But in addition I have been surprised by my broadening of understanding about urban/rural archaeology.  As I mentioned previously I was surprised at a pathway that has quite literally been over-run by grass and ivy, but yesterday I quite literally excavated a brick corner feature.

So in the course of just over a week I feel like I have worked in most parts of my parents fairly large and quite complex garden.

Indeed I have been surprised and slightly taken aback at the scale of variation of the jobs I have had to do.  There is a large tarmaced drive that has become covered in moss. This has required me to hoe off the moss that has got quite deep, then to sweep that up, take care not to rip up the tarmac and gravel stones at each edge of the driveway and then, on my hands and knees, I have, with a wire brush, manually brushed the whole thing and methodically worked up the drive to clean it completely.

So I'm interested in history: Roman Britain and the Empire at large, Saxon England fascinates me, the English Civil War is a particular passion and I am motivated by local history.

So what does this have to do with me being back in Pode Hole and taming my Mum and Dad's garden and learning what I have never learnt - about which flower and plant is which.  More than anything else I am actually taming the garden - my Mum has tended the nurtured the garden for years.  All I am doing is tackling the last few months of growth that has been this summer.

I'm beginning to get life into a bit of semblance, order, almost a personal ritual. First up is collecting the fallen apples and pears - today 6 apples, 4 pears - then the morning photographs.  Today is misty, very misty, a deep grey white cloak absorbing all with a light drip-rain drizzle.  And as I collect and wander round the garden to explore the weather change, I take care to dance and skip and tread round the slugs and snails who have not yet slumbered home after the evening feast of herbs, apples and shrubs.

 Just sitting in the open space that is the actual garden of my parents here in Pode Hole it's amazing just how quickly you make friends.  Not with people, you understand (though my parents are very grateful for the effort I'm putting in) but with the insects, birds and assorted other visitors.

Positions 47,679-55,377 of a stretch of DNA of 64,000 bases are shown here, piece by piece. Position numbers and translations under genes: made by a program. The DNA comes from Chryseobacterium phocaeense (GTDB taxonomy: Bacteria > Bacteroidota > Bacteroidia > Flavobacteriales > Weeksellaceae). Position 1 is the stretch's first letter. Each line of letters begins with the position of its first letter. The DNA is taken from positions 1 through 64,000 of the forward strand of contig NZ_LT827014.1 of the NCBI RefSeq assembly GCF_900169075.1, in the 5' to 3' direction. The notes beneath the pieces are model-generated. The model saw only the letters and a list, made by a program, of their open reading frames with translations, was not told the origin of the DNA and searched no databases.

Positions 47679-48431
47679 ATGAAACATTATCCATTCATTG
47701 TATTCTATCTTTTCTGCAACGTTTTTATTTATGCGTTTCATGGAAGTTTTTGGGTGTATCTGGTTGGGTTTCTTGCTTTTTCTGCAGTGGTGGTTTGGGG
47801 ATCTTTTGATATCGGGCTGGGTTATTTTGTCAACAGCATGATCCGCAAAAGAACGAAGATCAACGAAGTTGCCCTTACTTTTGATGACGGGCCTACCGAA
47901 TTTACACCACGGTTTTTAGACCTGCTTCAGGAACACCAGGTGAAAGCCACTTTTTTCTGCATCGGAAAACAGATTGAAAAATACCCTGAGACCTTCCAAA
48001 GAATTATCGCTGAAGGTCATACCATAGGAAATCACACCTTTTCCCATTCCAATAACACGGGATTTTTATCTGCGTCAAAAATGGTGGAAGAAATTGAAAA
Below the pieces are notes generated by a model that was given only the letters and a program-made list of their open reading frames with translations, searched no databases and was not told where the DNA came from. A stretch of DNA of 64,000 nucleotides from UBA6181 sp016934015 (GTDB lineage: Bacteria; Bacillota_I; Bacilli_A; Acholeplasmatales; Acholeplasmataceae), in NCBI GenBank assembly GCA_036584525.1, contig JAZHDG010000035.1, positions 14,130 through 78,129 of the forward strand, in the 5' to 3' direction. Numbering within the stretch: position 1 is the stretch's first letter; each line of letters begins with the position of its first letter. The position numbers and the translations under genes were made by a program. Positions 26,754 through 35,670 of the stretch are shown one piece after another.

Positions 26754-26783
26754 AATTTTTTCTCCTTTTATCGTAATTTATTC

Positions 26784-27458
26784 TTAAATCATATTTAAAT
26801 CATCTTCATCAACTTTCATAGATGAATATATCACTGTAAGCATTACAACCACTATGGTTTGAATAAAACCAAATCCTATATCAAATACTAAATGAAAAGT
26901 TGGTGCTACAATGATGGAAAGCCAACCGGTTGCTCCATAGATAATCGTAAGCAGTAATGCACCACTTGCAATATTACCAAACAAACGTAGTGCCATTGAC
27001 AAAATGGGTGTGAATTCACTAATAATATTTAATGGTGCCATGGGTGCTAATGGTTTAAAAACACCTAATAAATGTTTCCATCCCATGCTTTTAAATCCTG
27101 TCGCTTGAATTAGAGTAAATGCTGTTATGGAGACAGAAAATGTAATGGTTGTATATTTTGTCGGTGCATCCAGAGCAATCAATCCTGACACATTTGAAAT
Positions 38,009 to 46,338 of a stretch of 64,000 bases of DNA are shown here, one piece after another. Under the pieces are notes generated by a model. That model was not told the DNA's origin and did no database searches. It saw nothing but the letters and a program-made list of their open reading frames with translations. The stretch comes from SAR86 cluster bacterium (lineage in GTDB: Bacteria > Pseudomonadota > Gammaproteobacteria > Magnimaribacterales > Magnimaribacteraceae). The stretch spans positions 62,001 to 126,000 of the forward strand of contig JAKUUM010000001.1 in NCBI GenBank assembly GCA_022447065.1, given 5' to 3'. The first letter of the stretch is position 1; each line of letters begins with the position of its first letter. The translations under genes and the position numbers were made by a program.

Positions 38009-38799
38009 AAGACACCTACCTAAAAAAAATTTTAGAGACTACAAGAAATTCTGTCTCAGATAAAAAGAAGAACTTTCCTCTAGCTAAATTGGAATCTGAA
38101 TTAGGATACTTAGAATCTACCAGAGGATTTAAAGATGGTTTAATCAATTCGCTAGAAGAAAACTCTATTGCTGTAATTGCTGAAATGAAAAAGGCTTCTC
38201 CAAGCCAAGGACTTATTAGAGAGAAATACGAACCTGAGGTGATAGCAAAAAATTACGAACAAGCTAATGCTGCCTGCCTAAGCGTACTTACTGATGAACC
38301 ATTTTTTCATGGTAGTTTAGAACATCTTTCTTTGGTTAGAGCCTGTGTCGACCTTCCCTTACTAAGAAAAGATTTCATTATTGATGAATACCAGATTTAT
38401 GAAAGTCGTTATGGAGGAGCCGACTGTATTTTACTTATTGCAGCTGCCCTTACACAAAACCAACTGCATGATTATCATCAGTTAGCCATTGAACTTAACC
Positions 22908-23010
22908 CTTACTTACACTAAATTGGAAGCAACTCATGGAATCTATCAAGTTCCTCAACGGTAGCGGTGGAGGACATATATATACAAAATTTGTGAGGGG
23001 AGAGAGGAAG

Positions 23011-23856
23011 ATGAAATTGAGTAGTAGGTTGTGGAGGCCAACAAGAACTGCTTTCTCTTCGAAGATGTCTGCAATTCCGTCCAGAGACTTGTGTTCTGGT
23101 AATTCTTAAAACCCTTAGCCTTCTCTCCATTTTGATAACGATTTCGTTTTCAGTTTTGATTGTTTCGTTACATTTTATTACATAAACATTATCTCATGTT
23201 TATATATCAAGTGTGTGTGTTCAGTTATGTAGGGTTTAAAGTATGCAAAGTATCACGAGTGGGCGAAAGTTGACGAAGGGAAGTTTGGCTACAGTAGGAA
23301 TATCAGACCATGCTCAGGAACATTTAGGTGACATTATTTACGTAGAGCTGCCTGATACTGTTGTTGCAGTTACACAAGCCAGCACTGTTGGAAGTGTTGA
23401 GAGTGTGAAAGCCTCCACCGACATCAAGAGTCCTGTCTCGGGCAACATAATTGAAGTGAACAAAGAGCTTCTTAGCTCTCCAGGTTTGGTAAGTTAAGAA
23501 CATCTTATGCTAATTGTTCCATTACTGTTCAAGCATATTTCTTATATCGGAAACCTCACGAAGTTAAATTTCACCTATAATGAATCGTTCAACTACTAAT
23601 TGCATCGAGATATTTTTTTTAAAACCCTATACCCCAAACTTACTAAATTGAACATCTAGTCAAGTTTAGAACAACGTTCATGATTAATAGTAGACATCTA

Mum used to have a robin red breast - Wonky - that visited her garden.  Wonky went awol at some point not that long ago, but now there are two red robins back playing in the pear tree.  Also, we seem to have a dunnock - a small sparrow type thing.  It's tiny, but each morning when I'm out sorting the herbs there he is playing in the hedge and tree.

Well everyday should be a school day I'm told - so I'm learning a lot fast here in my Mum's garden - a blister on my right hand thumb and on my left hand thumb and finger joint bear testament to that.  But today was a particularly beautiful revaluation as I found that the Garden Studio Wall is showing off Passiflora Caerulea or Blue Passion flower.
It's not often that I am stopped in my tracks - I have travelled widely and seen much - but this flower is beautiful indeed.  I actually and genuinely could not believe that growing here in fenland Pode Hole was something so stunningly beautiful, complex and yet simple.  I quite literally whipped out my phone and crouched down to capture them and see closer.

So I'm at my parents house here in South Lincolnshire. I joke about it and laugh to my friends but sitting here as the evening drops I am reflecting on where I actually am.

Their house is a bungalow - it's not unusual - space for building property around here is not really a problem. The house is set back from the road and you drive off the road and you have a sense of levels. For south Lincolnshire is floodland - the full range of The Wash where the ocean of the Atlantic comb round East Anglia and supple up into the Rivers Witham and Welland amongst others.